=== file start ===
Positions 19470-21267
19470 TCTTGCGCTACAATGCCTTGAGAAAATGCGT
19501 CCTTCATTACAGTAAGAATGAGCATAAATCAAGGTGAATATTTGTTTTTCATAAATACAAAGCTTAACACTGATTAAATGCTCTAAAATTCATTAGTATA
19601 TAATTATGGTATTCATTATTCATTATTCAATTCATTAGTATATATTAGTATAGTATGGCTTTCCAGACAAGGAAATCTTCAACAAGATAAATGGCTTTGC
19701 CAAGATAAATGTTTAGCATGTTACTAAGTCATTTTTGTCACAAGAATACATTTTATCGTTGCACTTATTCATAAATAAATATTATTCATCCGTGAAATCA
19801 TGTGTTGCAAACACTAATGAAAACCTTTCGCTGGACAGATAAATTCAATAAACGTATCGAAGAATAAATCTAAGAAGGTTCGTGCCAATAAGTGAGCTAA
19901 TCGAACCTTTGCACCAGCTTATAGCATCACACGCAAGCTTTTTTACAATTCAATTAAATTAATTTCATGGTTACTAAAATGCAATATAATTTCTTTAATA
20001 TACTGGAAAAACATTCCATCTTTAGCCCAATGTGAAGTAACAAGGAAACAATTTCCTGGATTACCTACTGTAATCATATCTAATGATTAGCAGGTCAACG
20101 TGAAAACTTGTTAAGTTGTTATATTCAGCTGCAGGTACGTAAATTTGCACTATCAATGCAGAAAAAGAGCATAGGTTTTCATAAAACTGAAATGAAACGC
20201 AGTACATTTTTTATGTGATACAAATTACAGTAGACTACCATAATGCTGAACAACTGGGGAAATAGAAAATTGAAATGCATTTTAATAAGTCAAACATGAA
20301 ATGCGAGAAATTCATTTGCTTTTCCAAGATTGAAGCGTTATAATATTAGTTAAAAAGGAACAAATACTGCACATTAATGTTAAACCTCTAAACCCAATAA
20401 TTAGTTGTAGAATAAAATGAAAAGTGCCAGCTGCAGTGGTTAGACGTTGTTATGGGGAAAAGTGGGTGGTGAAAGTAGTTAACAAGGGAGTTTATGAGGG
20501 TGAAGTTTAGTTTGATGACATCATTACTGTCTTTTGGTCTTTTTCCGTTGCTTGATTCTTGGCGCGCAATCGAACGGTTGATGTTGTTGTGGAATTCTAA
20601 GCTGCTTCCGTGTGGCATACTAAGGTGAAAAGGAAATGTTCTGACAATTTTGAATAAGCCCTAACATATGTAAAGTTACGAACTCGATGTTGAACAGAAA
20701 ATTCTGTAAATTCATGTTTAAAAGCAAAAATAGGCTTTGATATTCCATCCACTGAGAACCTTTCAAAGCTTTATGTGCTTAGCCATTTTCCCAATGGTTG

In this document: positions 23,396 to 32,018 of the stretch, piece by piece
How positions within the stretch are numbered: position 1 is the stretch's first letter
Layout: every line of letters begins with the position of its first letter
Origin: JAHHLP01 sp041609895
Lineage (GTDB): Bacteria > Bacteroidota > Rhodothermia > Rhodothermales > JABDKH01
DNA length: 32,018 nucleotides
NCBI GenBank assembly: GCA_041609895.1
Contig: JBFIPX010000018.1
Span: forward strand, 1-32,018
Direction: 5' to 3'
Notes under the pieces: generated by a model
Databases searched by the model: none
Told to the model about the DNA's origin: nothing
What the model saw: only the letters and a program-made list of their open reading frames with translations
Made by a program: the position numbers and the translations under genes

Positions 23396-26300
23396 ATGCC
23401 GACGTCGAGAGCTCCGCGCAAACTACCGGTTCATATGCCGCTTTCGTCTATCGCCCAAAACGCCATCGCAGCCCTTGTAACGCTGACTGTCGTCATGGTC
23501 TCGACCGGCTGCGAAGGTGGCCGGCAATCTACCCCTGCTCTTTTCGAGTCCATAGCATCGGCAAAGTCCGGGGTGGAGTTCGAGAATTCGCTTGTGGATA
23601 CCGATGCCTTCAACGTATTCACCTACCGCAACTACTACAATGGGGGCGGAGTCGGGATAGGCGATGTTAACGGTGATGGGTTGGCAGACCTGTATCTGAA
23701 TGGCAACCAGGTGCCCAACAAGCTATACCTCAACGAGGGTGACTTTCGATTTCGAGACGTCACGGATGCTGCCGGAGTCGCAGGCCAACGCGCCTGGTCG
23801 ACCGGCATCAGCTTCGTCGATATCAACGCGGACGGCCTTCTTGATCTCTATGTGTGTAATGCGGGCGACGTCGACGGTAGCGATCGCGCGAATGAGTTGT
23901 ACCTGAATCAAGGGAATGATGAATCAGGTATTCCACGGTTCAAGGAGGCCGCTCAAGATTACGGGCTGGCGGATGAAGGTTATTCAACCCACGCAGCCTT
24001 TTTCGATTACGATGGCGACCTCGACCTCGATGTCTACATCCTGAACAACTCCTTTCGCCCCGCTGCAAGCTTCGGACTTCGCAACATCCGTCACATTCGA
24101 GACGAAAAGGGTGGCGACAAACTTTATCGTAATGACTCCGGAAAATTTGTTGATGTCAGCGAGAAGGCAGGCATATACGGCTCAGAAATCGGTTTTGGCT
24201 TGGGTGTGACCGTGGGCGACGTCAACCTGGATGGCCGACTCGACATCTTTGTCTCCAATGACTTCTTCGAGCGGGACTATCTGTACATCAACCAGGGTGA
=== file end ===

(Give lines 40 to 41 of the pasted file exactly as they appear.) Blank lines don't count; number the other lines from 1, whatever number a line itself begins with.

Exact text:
24101 GACGAAAAGGGTGGCGACAAACTTTATCGTAATGACTCCGGAAAATTTGTTGATGTCAGCGAGAAGGCAGGCATATACGGCTCAGAAATCGGTTTTGGCT
24201 TGGGTGTGACCGTGGGCGACGTCAACCTGGATGGCCGACTCGACATCTTTGTCTCCAATGACTTCTTCGAGCGGGACTATCTGTACATCAACCAGGGTGA